Radian Generation employees along a row of solar panels on December 4, 2017, at the family-owned Knowlton Farm in Grafton, Massachusetts. Photo: Robert Nickelsberg via Getty Images

1,023 megawatts of community solar have been installed in the U.S. as of Q1 2018, according to a recent report, enough to power roughly 150,000–200,000 homes. Massachusetts, New York, Minnesota and Colorado are leading the way in providing community solar resources for their communities.

The details: Community solar refers to both community-owned solar installations and third-party-owned installations that allow anyone in the area to access the energy and , in some cases, obtain energy credits toward their electric bills. People who cannot afford solar installations or do not own the necessary real estate (renters, homeowners with shady rooftops, etc.) can participate and request clean energy through local utilities if community projects are available nearby. Several subscription models exist, from buying a share of panels in a solar farm to simply tapping into the power generated.

Colorado installed the first community solar program in 2011 and has expanded to include and involve low-income communities. The Coyote Ridge Community Solar Farm, located in Fort Collins, will have 1.95 megawatts of solar capacity when finished and will be the largest low-income installation in the U.S. Minnesota leads the way with 401 megawatts of community solar capacity, the most of any state, however most participants are commercial clients.

In the northeast, Massachusetts and New York both have strong community solar for residential customers. New York owes its progress in part to Governor Cuomo’s $1 billion state initiative to advance and accelerate solar deployment and projects. Governor Baker in Massachusetts recently signed “An Act to advance Clean Energy” into law, which will further offer more opportunities for solar developers.

NREL reports that half the country cannot install rooftop solar panels, which makes community solar attractive. Many states have adopted policies for renewables, including tax credits and rebates, but still need to develop practical programs that incentivize clean energy use.

What to watch: Northern states' success with community solar might prompt southern states, which enjoy more sunlight, to follow suit.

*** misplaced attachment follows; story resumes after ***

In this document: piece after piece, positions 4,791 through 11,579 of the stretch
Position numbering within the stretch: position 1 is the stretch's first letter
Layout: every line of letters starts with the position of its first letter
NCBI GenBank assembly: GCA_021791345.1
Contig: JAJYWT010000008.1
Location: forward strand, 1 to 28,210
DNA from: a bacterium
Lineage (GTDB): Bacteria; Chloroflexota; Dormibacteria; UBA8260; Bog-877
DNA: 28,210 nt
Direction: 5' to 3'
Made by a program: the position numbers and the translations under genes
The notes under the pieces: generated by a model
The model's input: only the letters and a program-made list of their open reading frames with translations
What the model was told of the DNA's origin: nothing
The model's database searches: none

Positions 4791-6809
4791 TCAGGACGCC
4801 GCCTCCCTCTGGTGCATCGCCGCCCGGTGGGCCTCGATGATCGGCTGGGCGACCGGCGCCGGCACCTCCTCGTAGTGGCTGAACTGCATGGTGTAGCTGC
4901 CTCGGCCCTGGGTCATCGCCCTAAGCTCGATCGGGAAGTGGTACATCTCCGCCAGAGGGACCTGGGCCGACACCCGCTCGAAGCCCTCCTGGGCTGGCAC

Maggie Teliska is a technical specialist at Caldwell Intellectual Property Law, an intellectual property law firm. She is also a member of GLG, a platform connecting businesses with industry experts.

Go deeper

Ina Fried, author of Login
29 mins ago - Technology

Amazon wants to flood America with Alexa cameras and microphones

Photo: Amazon

In a Thursday event unveiling a slew of new home devices ahead of the holidays, Amazon made clearer than ever its determination to flood America with cameras, microphones and the voice of Alexa, its AI assistant.

The big picture: Updating popular products and expanding its range to car alarms and in-home drones, Amazon extended its lead in smart home devices and moved into new areas including cloud gaming and car security. The new offerings will also fuel criticism that the tech giant is helping equip a society built around surveillance.

Ben Geman, author of Generate
1 hour ago - Energy & Environment

Oil's turbulent long-term future

Illustration: Aïda Amer/Axios

The oil sector is facing risks from all sides.

Why it matters: Risk in the industry is nothing new. But these are especially turbulent and uncertain times. The industry's market clout has waned, the future of demand is kind of a mystery, and future U.S. policy is too, just to name three.

Meadows on Wray's voter fraud dismissal: "He has a hard time finding emails in his own FBI"

White House chief of staff Mark Meadows dismissed FBI Director Chris Wray's testimony that the U.S. has never historically seen evidence of widespread voter fraud, including by mail, during an appearance on "CBS This Morning" on Friday.

Why it matters: Meadows' statement highlights the Trump administration's strategy to sow doubt in November's election results by challenging the legitimacy of mail-in ballots, which are expected to skew heavily in Democrats' favor.

Get Axios AM in your inbox

Catch up on coronavirus stories and special reports, curated by Mike Allen everyday

Please enter a valid email.

Subscription failed
Thank you for subscribing!